a) Historically, the management of Symphony was known to give very aggressive targets that they were not able to fulfill. Classic case of overpromising and under-delivering.
b) The Sales growth year on year (unless you took the low of 2009 and calculated CAGR) was not encouraging at all. In all stocks I invest, I try to check the historical sales growth and see if the management had the capability to ramp up sales and if there was a temporary industry/global issue. Symphony sales growth was left wanting. \
And then, the Prof also wrote a great blogpost on Symphony and its business. Q2FY14 results came in very well. I bought a token position of 1% at around Rs.370 post Q2 results. However, I was not convinced that Symphony was a stock I wanted to invest (I am usually a concentrated investor, with no more than 7-9 bets). Inspite of all these good indicators, I sold out the stock at Rs.450 and moved on to something else.
You may call it price anchoring. You may call it wrong judgment of business. Or maybe – and this might be my learning – I underestimated the market’s power of re-rating a stock with an asset-light model, good dividends and a demonstrated quarter-on-quarter sales growth for two consecutive quarters. I really should have bought a chunk post Q2FY14 results. But I didn’t.
Of course, I never expected the stock to go from a 20 PE to a 60 PE to the current price of Rs.2000. But, at a bare minimum, I missed a 3-4 bagger from Rs.370 levels in a easy to understand asset-light business with high dividend payouts coming up the curve on sales growth.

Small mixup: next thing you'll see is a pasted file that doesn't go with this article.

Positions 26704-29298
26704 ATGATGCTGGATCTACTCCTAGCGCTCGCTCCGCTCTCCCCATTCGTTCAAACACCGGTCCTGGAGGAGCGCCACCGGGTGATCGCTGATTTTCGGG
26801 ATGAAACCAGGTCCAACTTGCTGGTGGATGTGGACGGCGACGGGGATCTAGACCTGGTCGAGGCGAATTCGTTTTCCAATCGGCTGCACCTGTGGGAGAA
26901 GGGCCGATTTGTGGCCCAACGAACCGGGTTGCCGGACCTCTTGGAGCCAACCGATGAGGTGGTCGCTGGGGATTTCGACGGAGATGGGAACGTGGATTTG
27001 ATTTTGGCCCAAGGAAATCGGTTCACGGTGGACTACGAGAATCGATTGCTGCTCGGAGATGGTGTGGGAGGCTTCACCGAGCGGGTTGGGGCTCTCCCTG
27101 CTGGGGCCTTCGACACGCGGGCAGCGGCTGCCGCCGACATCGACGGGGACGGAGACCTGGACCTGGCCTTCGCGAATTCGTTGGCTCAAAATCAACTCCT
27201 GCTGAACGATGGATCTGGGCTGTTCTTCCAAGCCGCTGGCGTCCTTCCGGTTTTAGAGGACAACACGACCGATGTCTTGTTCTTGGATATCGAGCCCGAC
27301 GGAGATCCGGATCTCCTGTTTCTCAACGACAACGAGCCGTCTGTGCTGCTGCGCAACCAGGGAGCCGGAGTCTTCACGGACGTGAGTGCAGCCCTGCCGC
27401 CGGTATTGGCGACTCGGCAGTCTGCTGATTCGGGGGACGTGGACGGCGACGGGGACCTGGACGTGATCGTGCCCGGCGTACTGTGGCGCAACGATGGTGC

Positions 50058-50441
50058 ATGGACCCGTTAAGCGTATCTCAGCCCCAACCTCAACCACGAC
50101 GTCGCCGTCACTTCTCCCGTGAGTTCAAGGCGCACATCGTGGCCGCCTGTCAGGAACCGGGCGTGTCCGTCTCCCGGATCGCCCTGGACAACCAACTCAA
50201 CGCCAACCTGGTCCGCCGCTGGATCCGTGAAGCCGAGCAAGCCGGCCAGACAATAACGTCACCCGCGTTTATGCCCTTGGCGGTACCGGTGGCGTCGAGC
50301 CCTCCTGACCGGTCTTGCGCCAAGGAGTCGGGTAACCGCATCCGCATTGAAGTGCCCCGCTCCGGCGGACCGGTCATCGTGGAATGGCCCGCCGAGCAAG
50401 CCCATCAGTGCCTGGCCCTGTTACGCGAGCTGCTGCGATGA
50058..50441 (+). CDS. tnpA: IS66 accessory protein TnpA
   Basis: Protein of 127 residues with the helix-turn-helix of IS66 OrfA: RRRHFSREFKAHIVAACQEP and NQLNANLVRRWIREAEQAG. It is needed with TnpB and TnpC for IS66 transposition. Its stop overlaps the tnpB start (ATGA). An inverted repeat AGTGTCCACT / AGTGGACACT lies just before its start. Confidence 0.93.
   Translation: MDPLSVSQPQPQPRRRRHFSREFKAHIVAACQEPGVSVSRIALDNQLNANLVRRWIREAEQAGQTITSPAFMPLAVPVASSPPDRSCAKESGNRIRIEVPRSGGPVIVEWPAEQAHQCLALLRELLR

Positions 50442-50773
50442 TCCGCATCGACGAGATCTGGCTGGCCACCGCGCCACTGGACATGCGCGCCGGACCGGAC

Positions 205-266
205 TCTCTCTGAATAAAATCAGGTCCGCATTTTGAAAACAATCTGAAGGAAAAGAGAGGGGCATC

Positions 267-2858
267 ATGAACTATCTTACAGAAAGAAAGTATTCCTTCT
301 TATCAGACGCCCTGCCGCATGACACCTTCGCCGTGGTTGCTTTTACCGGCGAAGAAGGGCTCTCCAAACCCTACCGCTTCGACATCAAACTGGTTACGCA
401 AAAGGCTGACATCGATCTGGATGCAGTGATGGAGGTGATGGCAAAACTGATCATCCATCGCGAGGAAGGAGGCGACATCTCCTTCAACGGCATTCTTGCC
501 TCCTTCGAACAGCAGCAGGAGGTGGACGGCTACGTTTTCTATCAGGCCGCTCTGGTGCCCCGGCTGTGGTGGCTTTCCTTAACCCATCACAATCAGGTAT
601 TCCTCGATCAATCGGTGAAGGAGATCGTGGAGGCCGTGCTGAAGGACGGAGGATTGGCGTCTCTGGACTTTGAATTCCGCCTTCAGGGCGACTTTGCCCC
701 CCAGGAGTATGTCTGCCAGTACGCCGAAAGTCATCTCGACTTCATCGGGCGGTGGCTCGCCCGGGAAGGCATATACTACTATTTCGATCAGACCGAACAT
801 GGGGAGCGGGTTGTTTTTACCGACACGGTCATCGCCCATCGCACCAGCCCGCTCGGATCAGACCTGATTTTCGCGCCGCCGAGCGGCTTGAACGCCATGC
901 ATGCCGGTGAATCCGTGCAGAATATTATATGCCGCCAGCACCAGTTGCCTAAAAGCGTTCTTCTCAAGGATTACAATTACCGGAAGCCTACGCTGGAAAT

Similar mistake of omission occurred on Eicher Motors. Saw it at Rs.1000. Never expected the RE division to contribute so heavily. Was always thinking that CV division is the one that will turn around Eicher. Totally under-estimated Siddharth Lal’s vision, inspite of seeing a rapid increase in Royal Enfield’s on the roads. The learning – Reading all those Peter Lynch’s books over and over again came to nought. Absolute zero understanding and implementation of Lynch’s statements and thereby losing out on a massive gain (my view has always been, if you can’t implement even such simple things, why read at all?). Of course, never expected this to go to 85 PE. Even at 40PE, I missed a 4-8 bagger from Rs.1000-2000 levels. At current levels, the margin of safety seems quite less, although every analyst and his friends think this is a Rs. 1 lakh stock price business as the CV business is also turning around. If it does go to Rs.1L, I’ll probably write another mistake of a mistake, a meta-mistake blogpost 🙂
Mistake of Commission: A more grave mistake, and probably a bear market would have destroyed my CAGR. I got out unscathed, with some decent returns, but the thought process was pretty sub-standard.
So, I bought this auto-component stock owned by a private equity player as I thought it was highly undervalued at Rs.110 bucks and kept buying till Rs. 120. Nothing wrong with that. But greed overtook me. What I did, since I didn’t have any surplus cash, I sold out most of a artificial leather company, a cpvc company and a three-wheeler company for buying this stock. The thought process was – I will sell these three -> invest in the auto-component story as I saw private equity triggers coming through -> once it becomes fairly valued, I will sell that –> get back into these stories yet again.